In “Shop my stash/closet” videos, they revisit their makeup collection or clothing they own to give less-loved items a second chance or rediscover old favorites. Or they might start a “Project pan” to use up more of the makeup and beauty products they already own.
These videos have inspired me to consider how I can get more value out of the products I’ve already bought and own. And as a result,
I’m focused less on new things I can buy and instead get excited about finding new ways to use what I already own.
Action: Shop your stash (or your friend’s) first
If I’m feeling an itch to buy a new, fun read so I can escape into a story — well, there are plenty of books on my shelves that I’d happily read or reread. I can probably use some eyeshadows I already own to dupe an exciting new launch. If my coffee maker breaks, maybe I can look for ways to cold brew coffee instead or start using my forgotten French press.
Rediscovering things I own helps curb shopping impulses in two ways. First, I see how much I already have and am not using — proof I don’t need to buy more. And second, I can rediscover a neglected hobby or get creative with using what I own, getting a boost without spending anything.
Even if I don’t own something, I might be able to borrow it if needed — especially if it’s something I only plan to use once or very occasionally. Check a book or movie out from the library, for example. Or borrow a dress from a friend for a work party, or a specialty cake pan from a sister.
7. Feel into and face your emotions
Fixing poor emotional spending habits requires more than just managing your money better, however. I’ve seen the best results when I’ve also focused on managing myself and my emotions more effectively, too.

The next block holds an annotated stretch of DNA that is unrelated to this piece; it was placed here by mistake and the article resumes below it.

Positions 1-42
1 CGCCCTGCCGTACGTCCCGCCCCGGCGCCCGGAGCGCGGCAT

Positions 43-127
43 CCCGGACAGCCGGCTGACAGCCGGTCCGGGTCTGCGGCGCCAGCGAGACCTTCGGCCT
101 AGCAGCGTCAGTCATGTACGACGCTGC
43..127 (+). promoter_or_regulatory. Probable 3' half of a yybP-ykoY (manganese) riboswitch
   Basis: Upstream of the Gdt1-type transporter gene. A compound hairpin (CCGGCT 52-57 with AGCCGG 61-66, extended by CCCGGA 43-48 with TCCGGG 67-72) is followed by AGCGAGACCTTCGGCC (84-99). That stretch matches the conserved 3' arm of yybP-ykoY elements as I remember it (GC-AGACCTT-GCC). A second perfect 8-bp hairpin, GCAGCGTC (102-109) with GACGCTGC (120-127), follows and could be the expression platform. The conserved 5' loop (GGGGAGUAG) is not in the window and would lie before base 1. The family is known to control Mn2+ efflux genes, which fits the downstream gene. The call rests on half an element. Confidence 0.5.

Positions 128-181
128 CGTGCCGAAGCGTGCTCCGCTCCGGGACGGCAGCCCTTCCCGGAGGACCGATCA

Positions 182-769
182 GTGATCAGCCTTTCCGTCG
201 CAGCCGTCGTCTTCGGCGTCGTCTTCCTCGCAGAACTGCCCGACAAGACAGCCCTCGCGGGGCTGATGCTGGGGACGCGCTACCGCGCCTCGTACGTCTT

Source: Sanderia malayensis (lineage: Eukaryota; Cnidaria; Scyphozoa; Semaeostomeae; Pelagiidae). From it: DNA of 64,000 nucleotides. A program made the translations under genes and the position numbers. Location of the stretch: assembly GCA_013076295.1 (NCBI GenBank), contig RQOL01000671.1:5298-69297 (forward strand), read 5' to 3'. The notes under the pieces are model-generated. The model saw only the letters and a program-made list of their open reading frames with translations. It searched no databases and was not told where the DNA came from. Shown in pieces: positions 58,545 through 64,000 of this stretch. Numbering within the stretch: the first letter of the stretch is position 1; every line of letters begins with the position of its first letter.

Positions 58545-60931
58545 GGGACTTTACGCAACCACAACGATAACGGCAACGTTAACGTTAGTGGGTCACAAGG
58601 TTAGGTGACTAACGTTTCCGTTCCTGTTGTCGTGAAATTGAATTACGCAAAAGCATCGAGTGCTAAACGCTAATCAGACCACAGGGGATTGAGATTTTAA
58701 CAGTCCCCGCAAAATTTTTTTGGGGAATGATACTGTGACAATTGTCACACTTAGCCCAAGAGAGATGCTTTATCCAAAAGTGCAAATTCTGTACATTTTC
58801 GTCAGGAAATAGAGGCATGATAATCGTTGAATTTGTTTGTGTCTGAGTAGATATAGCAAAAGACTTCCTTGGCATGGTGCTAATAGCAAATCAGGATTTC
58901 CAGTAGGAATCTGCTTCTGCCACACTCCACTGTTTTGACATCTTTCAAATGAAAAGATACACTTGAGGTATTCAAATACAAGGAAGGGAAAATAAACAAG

When a spending impulse arises, I try to investigate. What were the thoughts and feelings that were running just before this urge to spend?
Action: Address emotional needs and build healthier coping skills
I can then identify it and give those thoughts and feelings their space and time. To work through where the shame of driving a beater is coming from. To sit with the sadness or isolation or loneliness. And then I consider what I can do to directly address the emotional need I’m feeling.
Replace shopping with alternate — and FREE — coping mechanisms, stress relievers, and support, too. This ensures I have something else I can do when I want to shop that will still boost my mood and help me deal.
Most of these are not only free, but also better for me and more effective at improving my emotional state than, say, running to Taco Bell or Sephora. Here are a few of my go-tos:
- Call a friend or family member to talk things out
- Get quiet, by meditating or going for a walk
- Take a nap, eat a snack, drink a big glass of water
- Journal, color, or do something creative
- Take a break from my phone or computer
- Indulge in a rewatch or reread of a comfort book, movie, or TV show
- Get physical affection like snuggles, hugs, or back tickles (pets are great for this too!)
Make your money and spending emotion-driven
Having your finances driven by emotions isn’t inherently a bad thing. Yes, we should minimize the negative effects of emotional shopping and spending.
But I’ve also felt the power of leaning into the emotional side of money management. Of finding a bigger reason, goal, desire that is emotionally-charged and powerful.
Our feelings, desires, and wants can actually be some of the most powerful motivators and catalysts for financial change.
If you’re shopping to deal with a toxic job, for example, identify a financial goal to get out of that situation. Maybe you want to start living on a smaller budget so you can take a less-stressful jobs that might pay less.
If you shop out of boredom — think about what’s the most exciting thing you’d love to spend money on. Is it travel? A designer handbag? And figure out how to save for that big, exciting thing.
Whatever pushes you to emotionally spend, try to find a counterbalance: an emotionally-charged reason to save.
Give yourself space to dream big and think about what you want. Find your big “why,” a goal that you have a big, strong emotional attachment and response to that you need to be financially healthy to achieve.
You can use the positive emotions tied to this goal to combat the fleeting feelings that might drive emotional spending. Because you’ll know you’re not denying yourself — just working toward something that’s even more important to you.
Photo by DIAO DARIUS via Unsplash